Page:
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The First World War: Submarine Catastrophe off Scotland. Kept Secret.

Updated on February 21, 2016
HMS Fearless involved in the battle of May Island.
HMS Fearless involved in the battle of May Island. | Source

Submarine Disaster off Scottish Coast.

On the evening of 31st January 1918, a convoy of 40 vessels left Rosyth in Scotland. They were heading into the North Sea en route for Scapa Flow in the Orkney Islands. This battle group consisted of 4 Battle Cruisers and 3 Battle Ships both with Destroyer Escorts. Two flotillas of K Class Submarines, led by 2 Light Cruisers, these were HMS. Fearless and HMS. Ithuriel, the total number of submarines was 9. There were also other ships of various types within the group.

Radio Silence.

It was a passage of approximately 20 miles towards the Isle of May, at this point there would be a change of course. By now darkness was falling all vessels were without lights and maintaining radio silence. Two trawlers which had been converted for minesweeping duties headed towards the battle group, they were going about their own duties and were not connected to the group in any way. All the submarines were on the surface to maintain there place in the convoy.

A forced change of course - Disaster.

Due to the arrival of the minesweepers the first 2 submarines had to make a slight change of course as they were to pass the minesweepers. The K Class Submarines were slow and cumbersome to manoeuvre and were not well liked within the service. It is here that disaster struck. As the first two subs changed course, they forced the third sub K14 to move to starboard to avoid a collision, the rudder jammed and K14 was out of position. She was rammed by the last sub in the group K22. Immediately after this, the two submarines were passed by the 3 of the four Battle Cruisers with their Destroyer escorts. Remember here that night had now fallen, no lights were showing and Radio silence was being maintained. The last of the 4 Battle cruisers HMS. Inflexible rammed into K22. By now several ships were out of position and the situation was becoming chaotic.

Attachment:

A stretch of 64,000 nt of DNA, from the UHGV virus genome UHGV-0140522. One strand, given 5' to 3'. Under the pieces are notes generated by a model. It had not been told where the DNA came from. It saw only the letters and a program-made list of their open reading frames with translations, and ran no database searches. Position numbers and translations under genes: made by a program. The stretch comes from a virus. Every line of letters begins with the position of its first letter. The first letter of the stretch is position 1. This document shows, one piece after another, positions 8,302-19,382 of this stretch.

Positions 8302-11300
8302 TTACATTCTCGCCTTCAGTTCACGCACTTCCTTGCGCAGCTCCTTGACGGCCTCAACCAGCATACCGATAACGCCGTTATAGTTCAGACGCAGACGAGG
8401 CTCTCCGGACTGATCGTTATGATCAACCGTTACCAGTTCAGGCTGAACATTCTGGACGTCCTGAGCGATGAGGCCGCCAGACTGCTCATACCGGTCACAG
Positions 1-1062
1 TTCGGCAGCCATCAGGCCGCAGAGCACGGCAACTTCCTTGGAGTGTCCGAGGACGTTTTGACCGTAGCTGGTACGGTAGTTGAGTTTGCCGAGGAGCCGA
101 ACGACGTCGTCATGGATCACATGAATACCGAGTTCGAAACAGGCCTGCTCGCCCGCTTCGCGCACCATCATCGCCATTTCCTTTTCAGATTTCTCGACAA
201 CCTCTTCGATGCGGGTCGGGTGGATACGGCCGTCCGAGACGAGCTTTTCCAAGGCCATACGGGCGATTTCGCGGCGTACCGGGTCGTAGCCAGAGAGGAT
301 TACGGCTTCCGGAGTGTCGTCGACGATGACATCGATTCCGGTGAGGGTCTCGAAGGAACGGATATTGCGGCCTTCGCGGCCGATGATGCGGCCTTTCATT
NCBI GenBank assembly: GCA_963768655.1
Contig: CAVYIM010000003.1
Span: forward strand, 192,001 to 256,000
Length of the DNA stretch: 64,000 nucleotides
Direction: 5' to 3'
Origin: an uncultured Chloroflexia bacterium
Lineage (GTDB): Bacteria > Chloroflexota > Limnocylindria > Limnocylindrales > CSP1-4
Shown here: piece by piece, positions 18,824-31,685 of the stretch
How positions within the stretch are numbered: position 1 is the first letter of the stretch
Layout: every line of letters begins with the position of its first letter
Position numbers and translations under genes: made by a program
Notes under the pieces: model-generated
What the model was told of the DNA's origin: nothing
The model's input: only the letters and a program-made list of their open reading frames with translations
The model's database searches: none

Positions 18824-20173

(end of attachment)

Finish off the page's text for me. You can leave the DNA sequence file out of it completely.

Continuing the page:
The leading ships became aware of the disaster unfolding, they were turned round and went back to render assistance. Incredibly this action made the situation worse. One of the Light Cruisers HMS. Fearless, rammed into another submarine K17, this caused her to sink within 10 minutes with many sailors trapped below. By now the the situation was a tragedy, with more to follow. There was a further collision between 2 submarines K4 and K6. As control of the situation was being restored, a destroyer steamed into the suvivors of K17. Many were killed by this action. The submarine K4 was lost along with its full compliment of 59 men. In total 270 men lost their lives. K4 and K13 were lost, 3 more subs were damaged, along with damage to HMS.Fearless. The incident became known as 'The Battle of May Island'.